India Republic Day 2023: History, importance, significance
Republic Day is celebrated with much fanfare and enthusiasm all over India, with grand parades being held in state capitals to celebrate this important event. The parade showcases India’s cultural heritage and modern military strength, with contingents from different parts of the country as well as other armed forces participating in it.
The day also serves as an opportunity to remember those who have contributed to our freedom struggle and recognize their selfless service towards the nation. On this day, we remember those who sacrificed their lives for our peace
Why Indian Republic day is celebrated ?
Republic Day is celebrated on January 26th every year in India to commemorate the day when the Constitution of India came into effect. It marks the transition of India from a British colony to an independent, democratic republic. On this special day, people from all across the nation come together to celebrate with great enthusiasm and pride in their hearts for being citizens of such a wonderful nation. There are parades, flag hoisting rituals and other activities that take place during Republic Day celebrations, making it one of the most significant days in Indian history. This day is meant to remind us all about our responsibilities as citizens and remind us of our rich history and culture. All Indians, young and old alike, should recognize this important day with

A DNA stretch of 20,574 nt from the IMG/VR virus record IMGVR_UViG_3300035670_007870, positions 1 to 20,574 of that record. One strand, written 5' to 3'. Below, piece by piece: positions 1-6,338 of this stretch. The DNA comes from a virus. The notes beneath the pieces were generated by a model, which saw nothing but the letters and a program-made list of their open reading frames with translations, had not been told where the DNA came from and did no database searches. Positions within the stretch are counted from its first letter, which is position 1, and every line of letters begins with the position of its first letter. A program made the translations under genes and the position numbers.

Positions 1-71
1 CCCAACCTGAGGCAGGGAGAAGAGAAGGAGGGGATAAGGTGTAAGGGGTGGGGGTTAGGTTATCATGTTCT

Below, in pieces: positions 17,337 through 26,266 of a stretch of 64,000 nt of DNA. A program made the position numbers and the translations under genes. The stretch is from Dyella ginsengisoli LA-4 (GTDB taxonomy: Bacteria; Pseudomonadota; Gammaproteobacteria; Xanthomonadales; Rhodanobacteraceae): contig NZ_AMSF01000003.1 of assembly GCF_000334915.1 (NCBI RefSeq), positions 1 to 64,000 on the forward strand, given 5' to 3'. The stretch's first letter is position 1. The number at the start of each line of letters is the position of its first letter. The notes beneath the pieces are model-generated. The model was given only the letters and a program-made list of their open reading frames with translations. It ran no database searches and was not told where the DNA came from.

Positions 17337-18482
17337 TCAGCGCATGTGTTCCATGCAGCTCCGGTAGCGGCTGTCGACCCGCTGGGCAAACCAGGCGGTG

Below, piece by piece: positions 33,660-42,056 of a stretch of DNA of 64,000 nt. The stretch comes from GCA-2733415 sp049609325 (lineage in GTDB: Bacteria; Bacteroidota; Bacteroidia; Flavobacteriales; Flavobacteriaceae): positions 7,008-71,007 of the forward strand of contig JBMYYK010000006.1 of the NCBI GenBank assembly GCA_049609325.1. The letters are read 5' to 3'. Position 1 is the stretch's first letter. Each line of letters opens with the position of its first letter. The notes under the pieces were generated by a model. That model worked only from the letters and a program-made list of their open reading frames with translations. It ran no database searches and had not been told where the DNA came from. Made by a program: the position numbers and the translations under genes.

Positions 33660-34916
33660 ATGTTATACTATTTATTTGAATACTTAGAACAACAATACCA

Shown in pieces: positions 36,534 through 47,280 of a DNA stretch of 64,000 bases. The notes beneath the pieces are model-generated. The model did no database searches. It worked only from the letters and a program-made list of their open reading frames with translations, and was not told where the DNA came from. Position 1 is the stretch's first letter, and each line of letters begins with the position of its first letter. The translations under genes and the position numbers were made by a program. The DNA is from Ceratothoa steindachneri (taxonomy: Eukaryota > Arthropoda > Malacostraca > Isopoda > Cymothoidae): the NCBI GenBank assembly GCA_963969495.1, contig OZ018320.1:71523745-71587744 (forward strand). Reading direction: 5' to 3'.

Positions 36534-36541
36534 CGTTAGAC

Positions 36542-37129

5 Facts About Republic Day
1) Between 1950 and 1954, the Republic Day parade was held at Irwin Stadium (now National Stadium), Kingsway, Red Fort, and Ramlila grounds.
2) Republic Day celebrations have been held at Rajpath since 1955. Rajpath was once known as the Kingsway, in honour of India’s then emperor, George V. The road was renamed Rajpath after independence, which also means King’s Way in Hindi.
3) Every year, the leader of a particular nation is invited to be the chief guest for the Republic Day parade. President Sukarno of Indonesia was the first to attend India’s Republic Day celebrations as chief guest in 1950.
4) The parade starts after the arrival of the President of India. The President’s cavalier bodyguards salute the National Flag first. The National Anthem is played, followed by a 21-gun salute. The firing is, however, not done using 21 canons. It is done with seven canons of the Indian army known as ’25-Ponders’ that fire three rounds each.
5) Each member of the army who takes part in the march must go through four layers of investigation. Aside from that, their arms are extensively inspected to ensure they are not carrying live bullets.